Sport is cruel. Just ask German soccer captain Bastian Schweinsteiger after he gave away a penalty kick in the semi-final of Euro 2016. Or indeed France's biggest private broadcaster TF1, which has lost out on showing Sunday's final game to smaller rival M6 on the basis of a coin toss.
With a flashy yet flaky French national team having somehow beaten Germany to make the final, M6 is set for record ratings. Yet the victory will be Pyrrhic: French free-to-air broadcasters will lose money on the Euros because the ever-rising price of premium sports rights overwhelms the extra ad revenue.
The problem isn't limited to France. In the era of Netflix and YouTube, live sport remains one of the few spectacles that draws mass audiences to TV screens. People have simply gotten used to watching series and movies whenever they choose, on any device they want. In the U.S. a decade ago sports events accounted for just 14 percent of the top 100 live-viewed TV shows. Last year, that rose to 93 percent, according to Nielsen.
So it makes sense that some TV companies are happy to pay up to show events like the Euros or the Olympics, as they try to remain relevant to viewers in the streaming age. But the financial equation for traditional broadcasters such as France's TF1, Germany's RTL or Britain's ITV is harder to justify than for pay-TV players like Qatar's BeIN or Discovery of the U.S., whose businesses are based on long-term subscriptions, giving them more cash flow to afford the extra cost.
TF1 spent about 45 million euros ($50 million) to buy rights to 22 games in Euro 2016, and could make 23-27 million euros in extra ad revenue, according to forecasters at Publicis Media. M6, which bought rights to 11 games for about 25 million euros, could get 11-17 million euros in extra ads.
To some extent, spending on live sports is a marketing expense for free-to-air broadcasters -- they're sometimes willing to lose money since the events promote their brands. But that logic may apply more to scrappy challengers such as M6, still establishing their names. It has less appeal for established leaders like TF1.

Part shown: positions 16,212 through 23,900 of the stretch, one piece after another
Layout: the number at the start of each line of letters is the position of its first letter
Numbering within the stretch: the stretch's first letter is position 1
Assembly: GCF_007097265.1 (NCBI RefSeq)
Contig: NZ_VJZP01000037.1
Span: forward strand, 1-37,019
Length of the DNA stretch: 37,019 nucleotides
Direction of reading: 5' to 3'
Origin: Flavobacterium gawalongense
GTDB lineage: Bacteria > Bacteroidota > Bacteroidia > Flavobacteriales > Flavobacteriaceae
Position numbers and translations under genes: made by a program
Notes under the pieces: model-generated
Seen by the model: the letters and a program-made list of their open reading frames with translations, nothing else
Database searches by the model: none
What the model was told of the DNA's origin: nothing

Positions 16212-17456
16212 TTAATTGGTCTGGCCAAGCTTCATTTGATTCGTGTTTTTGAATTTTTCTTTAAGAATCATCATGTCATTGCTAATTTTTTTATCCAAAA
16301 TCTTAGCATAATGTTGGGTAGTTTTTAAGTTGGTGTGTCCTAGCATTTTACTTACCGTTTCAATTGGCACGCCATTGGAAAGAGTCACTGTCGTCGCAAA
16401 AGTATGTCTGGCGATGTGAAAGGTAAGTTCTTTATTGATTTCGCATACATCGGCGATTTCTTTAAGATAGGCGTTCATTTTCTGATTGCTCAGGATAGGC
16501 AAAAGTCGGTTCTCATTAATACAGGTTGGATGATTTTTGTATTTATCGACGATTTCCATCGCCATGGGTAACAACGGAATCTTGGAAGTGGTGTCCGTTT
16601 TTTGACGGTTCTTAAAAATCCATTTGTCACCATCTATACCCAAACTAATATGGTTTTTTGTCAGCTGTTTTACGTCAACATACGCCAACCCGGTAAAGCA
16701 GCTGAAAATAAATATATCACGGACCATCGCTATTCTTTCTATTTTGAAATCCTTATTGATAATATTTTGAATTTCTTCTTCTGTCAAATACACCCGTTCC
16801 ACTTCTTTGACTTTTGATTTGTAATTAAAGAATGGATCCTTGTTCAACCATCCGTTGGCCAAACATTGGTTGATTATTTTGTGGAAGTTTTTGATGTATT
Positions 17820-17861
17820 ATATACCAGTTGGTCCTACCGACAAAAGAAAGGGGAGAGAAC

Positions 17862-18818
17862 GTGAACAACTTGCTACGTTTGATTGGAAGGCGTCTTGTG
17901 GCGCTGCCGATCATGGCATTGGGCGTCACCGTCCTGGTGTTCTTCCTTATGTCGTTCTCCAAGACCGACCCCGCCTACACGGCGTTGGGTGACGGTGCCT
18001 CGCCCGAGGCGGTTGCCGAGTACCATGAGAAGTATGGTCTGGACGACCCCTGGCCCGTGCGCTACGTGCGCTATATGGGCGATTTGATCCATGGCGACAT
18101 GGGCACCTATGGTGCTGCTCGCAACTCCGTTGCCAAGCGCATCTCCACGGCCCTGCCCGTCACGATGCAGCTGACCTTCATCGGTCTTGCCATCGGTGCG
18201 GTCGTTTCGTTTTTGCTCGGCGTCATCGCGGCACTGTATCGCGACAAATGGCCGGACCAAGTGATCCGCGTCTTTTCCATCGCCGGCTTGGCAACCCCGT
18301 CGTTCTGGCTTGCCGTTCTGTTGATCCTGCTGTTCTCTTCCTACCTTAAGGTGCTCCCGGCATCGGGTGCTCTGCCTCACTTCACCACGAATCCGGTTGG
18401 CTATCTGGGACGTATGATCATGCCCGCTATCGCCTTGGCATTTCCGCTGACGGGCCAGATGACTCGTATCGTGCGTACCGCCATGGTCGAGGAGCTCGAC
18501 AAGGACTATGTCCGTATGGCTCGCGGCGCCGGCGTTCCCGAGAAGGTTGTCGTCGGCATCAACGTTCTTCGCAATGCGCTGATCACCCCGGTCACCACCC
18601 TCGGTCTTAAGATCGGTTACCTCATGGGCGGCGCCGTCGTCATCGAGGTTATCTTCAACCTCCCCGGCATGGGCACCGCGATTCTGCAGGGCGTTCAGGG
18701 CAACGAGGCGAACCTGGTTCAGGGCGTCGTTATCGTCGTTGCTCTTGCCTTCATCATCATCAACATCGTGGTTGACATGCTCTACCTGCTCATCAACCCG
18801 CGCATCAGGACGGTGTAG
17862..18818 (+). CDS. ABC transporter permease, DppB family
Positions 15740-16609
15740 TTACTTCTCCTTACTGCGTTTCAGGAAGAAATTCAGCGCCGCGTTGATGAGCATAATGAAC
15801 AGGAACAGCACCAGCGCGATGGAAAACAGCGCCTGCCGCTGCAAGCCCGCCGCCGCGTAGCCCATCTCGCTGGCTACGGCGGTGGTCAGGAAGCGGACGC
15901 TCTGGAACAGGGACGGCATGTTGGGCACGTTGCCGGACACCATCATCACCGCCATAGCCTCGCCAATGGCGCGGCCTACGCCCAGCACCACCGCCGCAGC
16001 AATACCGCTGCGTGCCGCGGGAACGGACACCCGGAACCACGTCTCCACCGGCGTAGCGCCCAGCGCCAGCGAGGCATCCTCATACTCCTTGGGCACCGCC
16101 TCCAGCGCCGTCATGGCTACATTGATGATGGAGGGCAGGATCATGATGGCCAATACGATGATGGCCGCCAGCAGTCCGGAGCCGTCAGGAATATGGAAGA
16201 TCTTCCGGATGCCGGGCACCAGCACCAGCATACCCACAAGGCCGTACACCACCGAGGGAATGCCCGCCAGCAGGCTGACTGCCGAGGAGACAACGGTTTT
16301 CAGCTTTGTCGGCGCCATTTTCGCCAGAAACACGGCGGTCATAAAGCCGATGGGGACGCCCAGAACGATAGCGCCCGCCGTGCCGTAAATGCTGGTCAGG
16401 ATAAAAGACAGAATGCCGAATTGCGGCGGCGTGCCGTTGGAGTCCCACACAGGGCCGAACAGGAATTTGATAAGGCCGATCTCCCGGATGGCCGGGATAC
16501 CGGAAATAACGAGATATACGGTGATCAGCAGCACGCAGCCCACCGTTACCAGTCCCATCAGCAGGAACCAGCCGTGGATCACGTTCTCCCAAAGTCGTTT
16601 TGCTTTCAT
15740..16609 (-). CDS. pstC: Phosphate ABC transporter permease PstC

As such, some private European broadcasters have become careful about the bets they make in sport. Many were happy to leave this summer's Rio Olympics to state-backed channels. Even for Euro 2016, different strategies were seen across Europe. In Britain, ITV split games with the BBC, while in Spain Mediaset Espana had them all. Yet Italy's Mediaset and Germany's RTL and ProSieben chose to sit things out and will suffer a temporary drop in ad revenues.
While such prudence has short-term attractions, it carries risks. As young people spend more time on Snapchat than watching the Super Bowl, live TV has a fight on its hands to keep viewers. Despite the Euro 2016 boost, TF1's audience share declined in June to 20.4 percent versus 21.4 percent a year ago. In that context, it's crucial that advertisers still see free-to-air broadcasters as their go-to place for big-budget campaigns. Nothing maintains that relationship like a mass spectator sport final. Allez les Bleus!
This column does not necessarily reflect the opinion of Bloomberg LP and its owners.
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